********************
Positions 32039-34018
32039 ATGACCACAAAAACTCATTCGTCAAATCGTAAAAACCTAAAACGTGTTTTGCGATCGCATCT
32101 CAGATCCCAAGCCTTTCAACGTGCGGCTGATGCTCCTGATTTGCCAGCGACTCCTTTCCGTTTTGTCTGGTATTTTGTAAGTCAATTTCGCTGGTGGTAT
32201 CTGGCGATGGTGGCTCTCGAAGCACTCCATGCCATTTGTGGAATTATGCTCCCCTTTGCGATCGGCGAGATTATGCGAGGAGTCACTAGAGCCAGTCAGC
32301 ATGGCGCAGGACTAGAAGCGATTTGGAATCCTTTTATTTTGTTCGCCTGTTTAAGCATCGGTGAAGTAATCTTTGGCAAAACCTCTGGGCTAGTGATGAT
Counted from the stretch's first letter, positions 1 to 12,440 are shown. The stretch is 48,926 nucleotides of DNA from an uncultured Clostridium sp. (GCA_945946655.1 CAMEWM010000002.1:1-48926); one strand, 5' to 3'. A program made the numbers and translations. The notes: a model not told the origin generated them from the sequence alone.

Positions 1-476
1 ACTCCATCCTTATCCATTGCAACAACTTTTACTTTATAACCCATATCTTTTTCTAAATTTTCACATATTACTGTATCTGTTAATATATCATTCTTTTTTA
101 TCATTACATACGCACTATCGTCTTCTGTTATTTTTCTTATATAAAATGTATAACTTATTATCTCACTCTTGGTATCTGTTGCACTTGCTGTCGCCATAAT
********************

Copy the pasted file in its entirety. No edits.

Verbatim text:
Positions 32039-34018
32039 ATGACCACAAAAACTCATTCGTCAAATCGTAAAAACCTAAAACGTGTTTTGCGATCGCATCT
32101 CAGATCCCAAGCCTTTCAACGTGCGGCTGATGCTCCTGATTTGCCAGCGACTCCTTTCCGTTTTGTCTGGTATTTTGTAAGTCAATTTCGCTGGTGGTAT
32201 CTGGCGATGGTGGCTCTCGAAGCACTCCATGCCATTTGTGGAATTATGCTCCCCTTTGCGATCGGCGAGATTATGCGAGGAGTCACTAGAGCCAGTCAGC
32301 ATGGCGCAGGACTAGAAGCGATTTGGAATCCTTTTATTTTGTTCGCCTGTTTAAGCATCGGTGAAGTAATCTTTGGCAAAACCTCTGGGCTAGTGATGAT
Counted from the stretch's first letter, positions 1 to 12,440 are shown. The stretch is 48,926 nucleotides of DNA from an uncultured Clostridium sp. (GCA_945946655.1 CAMEWM010000002.1:1-48926); one strand, 5' to 3'. A program made the numbers and translations. The notes: a model not told the origin generated them from the sequence alone.

Positions 1-476
1 ACTCCATCCTTATCCATTGCAACAACTTTTACTTTATAACCCATATCTTTTTCTAAATTTTCACATATTACTGTATCTGTTAATATATCATTCTTTTTTA
101 TCATTACATACGCACTATCGTCTTCTGTTATTTTTCTTATATAAAATGTATAACTTATTATCTCACTCTTGGTATCTGTTGCACTTGCTGTCGCCATAAT